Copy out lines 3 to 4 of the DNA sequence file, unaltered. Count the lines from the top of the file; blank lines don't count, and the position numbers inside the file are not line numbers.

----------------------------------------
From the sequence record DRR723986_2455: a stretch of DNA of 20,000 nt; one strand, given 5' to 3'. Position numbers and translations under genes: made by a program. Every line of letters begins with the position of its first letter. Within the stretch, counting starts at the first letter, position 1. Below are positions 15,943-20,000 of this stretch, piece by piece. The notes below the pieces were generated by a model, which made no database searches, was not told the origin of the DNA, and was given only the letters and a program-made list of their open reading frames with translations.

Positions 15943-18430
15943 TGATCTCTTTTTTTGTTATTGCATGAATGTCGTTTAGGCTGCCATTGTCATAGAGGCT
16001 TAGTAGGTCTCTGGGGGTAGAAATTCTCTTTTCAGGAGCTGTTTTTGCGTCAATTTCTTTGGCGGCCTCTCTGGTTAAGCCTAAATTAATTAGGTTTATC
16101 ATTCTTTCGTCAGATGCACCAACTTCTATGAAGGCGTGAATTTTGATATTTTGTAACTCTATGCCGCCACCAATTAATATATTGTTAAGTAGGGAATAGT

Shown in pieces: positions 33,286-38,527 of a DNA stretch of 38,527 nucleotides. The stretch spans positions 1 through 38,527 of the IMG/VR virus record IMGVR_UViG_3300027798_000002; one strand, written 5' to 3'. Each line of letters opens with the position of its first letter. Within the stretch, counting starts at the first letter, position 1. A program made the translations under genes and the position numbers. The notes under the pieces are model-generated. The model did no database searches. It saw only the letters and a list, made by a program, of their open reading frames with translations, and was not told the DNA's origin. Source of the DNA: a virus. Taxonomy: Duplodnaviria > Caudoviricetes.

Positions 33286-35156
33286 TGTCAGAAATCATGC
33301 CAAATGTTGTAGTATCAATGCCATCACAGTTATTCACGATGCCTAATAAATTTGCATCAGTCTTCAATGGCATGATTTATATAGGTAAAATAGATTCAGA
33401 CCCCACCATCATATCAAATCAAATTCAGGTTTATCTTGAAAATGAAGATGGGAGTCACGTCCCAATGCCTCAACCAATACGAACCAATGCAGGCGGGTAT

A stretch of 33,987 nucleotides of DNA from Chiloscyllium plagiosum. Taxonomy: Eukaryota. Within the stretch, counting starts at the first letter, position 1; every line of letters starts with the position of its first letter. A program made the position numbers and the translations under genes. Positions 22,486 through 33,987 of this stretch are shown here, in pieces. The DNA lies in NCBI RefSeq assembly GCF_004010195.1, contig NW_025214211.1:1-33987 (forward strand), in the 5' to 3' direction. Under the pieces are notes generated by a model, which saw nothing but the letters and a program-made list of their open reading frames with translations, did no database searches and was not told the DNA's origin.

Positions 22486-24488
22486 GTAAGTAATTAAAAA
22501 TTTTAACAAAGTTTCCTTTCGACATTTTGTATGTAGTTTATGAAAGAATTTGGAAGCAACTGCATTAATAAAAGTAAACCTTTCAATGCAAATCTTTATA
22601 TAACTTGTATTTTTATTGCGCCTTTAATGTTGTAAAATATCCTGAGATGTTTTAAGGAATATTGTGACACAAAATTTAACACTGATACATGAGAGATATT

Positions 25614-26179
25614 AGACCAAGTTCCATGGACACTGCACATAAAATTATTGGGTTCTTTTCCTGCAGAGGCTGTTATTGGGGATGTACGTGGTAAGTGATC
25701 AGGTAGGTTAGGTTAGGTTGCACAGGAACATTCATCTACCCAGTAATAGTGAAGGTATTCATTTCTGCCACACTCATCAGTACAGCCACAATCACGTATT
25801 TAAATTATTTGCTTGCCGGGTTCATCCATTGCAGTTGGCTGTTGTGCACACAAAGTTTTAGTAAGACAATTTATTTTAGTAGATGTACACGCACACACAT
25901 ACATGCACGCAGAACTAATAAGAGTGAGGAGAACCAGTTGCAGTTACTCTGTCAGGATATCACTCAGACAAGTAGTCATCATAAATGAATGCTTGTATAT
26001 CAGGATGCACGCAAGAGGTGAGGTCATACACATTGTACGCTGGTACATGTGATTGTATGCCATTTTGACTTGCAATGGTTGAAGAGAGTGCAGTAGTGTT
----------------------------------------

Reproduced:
15943 TGATCTCTTTTTTTGTTATTGCATGAATGTCGTTTAGGCTGCCATTGTCATAGAGGCT
16001 TAGTAGGTCTCTGGGGGTAGAAATTCTCTTTTCAGGAGCTGTTTTTGCGTCAATTTCTTTGGCGGCCTCTCTGGTTAAGCCTAAATTAATTAGGTTTATC